A system of proactive management is possible. Consider Chart One. Buffer Management is the process of addressing identifiable issues before they become a crisis. This is done by analyzing the status of all jobs each day relative to the day they are to be finished (installed or shipped). If a job is not in the zone that it should be each day, corrective (and preventative) steps should be taken to get it back on track quickly. This proactive action is much better than crisis actions after the problem has manifested. 

Chart One

Three important things must occur in each case of an identified issue with effective Buffer Management behaviors. The key is that this is done before the issue becomes a crisis by detecting the cause at its origin. 

  1. The issue must be defined. This includes the job name and/or number and a brief statement of the actual problem.
  2. The core cause of the issue must be identified. This is the most important (and most difficult) step. We need to know what happened or didn’t happen to cause the problem. We do not want to know how or why the problem occurred. Very importantly, we do not want to discuss who created the problem. If the process ever deteriorates into a “blame game,” then the process will ultimately fail. People participating in the process must know that they can be fully honest and forthright in their reports without fearing that blame will be assigned. 
  3. One person should be assigned as the “owner” of each issue identified. This is the person who will be held accountable for its resolution. He/she may involve other people, but this is the go-to person on the issue for resolution. At the next Buffer Meeting, this is the name to be called for the report on the resolution of the issue assigned. Resolution means that the problem has been addressed and that the job is now in the correct zone for completion on time.

By making a follow-up note as the first agenda item on the Buffer Meeting the next day, a firm accountability process is assured. 

At least once a month, the logbook in which all the Buffer Management data has been collected should be statistically analyzed. This information is now produced automatically by creating a graphic Pareto Chart (aka “tall tent pole”) indicating the most common and chronic core causes that occurred during the recent period. Formal assignments are then made to proactively address each of the assigned projects with the goal of preventing their reoccurrence.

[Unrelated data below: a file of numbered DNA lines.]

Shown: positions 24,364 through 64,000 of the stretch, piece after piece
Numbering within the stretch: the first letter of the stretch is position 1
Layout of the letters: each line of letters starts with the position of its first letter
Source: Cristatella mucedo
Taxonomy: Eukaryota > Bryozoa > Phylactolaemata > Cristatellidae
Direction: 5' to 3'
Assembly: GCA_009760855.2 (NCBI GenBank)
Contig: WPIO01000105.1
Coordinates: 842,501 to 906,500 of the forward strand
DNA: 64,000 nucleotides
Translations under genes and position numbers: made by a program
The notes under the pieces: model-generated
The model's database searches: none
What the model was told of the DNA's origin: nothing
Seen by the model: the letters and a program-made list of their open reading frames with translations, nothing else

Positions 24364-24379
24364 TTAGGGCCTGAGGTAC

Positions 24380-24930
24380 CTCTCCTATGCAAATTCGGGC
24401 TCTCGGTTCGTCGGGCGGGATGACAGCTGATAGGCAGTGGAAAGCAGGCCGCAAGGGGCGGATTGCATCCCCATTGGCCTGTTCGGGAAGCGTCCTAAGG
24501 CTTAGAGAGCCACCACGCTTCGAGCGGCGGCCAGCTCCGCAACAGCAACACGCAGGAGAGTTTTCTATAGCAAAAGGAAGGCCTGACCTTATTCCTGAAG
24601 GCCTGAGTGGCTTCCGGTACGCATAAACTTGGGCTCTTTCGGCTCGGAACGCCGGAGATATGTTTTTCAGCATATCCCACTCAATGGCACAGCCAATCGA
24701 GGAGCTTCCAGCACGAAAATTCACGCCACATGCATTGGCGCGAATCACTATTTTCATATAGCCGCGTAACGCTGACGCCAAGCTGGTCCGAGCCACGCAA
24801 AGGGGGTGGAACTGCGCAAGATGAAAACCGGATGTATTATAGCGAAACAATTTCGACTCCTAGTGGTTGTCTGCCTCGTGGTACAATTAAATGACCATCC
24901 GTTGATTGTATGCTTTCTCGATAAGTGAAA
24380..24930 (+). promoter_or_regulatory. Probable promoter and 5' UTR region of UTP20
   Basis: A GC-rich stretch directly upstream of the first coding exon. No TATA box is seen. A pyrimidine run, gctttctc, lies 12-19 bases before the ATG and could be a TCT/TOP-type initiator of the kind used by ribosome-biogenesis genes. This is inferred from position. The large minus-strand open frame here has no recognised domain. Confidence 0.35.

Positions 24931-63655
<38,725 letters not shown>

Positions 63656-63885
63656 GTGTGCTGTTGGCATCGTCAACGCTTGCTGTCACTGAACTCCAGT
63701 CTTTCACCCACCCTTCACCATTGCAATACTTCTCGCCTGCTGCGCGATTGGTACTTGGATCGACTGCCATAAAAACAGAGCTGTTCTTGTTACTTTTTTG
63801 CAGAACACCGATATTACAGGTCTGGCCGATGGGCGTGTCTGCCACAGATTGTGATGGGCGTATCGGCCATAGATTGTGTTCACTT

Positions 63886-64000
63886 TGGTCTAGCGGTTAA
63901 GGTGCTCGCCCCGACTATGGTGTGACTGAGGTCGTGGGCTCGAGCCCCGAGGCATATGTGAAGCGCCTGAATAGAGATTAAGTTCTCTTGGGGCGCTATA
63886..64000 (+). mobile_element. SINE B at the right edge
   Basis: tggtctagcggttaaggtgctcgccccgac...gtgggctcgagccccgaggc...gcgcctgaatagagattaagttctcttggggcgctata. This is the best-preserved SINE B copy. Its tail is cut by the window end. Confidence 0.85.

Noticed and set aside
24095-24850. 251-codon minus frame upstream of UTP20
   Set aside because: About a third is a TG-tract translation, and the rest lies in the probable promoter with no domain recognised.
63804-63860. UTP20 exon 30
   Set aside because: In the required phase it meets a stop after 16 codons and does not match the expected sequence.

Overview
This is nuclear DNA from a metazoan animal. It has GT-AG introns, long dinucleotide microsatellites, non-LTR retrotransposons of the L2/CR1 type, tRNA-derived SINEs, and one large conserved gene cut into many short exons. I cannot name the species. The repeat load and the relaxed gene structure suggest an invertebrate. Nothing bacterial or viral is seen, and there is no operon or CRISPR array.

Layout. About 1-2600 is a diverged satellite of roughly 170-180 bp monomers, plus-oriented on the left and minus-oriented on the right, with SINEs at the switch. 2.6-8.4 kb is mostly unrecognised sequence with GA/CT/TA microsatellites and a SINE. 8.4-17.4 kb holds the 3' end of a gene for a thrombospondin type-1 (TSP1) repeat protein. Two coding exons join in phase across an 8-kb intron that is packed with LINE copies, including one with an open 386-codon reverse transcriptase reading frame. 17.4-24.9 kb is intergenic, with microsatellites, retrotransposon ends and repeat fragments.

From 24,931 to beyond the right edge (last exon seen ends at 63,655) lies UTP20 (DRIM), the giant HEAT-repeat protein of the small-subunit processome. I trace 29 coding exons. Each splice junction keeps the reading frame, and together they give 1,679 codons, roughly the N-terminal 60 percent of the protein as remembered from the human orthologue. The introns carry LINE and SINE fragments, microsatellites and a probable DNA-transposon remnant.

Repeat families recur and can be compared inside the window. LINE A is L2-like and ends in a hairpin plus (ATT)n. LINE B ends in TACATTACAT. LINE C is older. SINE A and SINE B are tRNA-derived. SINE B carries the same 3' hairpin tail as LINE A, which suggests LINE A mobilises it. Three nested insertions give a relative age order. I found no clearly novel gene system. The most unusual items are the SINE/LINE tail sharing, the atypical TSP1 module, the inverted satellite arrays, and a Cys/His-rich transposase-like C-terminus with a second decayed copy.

In Chart Three, the same data is presented in the “Buffer Holes by Zone” relative to the Synchronous Buffer Zone diagram. In this chart the bars indicate the location of the issues recorded during the month. We accept that there will be issues occurring in a custom fabrication business. But we desire those issues to be identified early in the process before they can become a crisis right before installation. The red line indicates the desired slope of the issues to be recorded. The Callback Rate box indicates the percentage of all jobs that required an unplanned trip to the jobsite to correct a problem.

Identification and tracking of inevitable issues (Communication) and daily follow up on those issues toward quick resolution (Accountability) is the essence of proactive management.


These are the fundamentals of an effective processes to achieve both communication and accountability. There are many more details of the approach, but this is the basic outline. It takes diligence to the process and consistent leadership. Done right, this will transform your company. 

For more information on the Buffer Management and the Synchronous Flow process, contact Ed Hill, Synchronous Solutions, LLC, 704-560-1536. Visit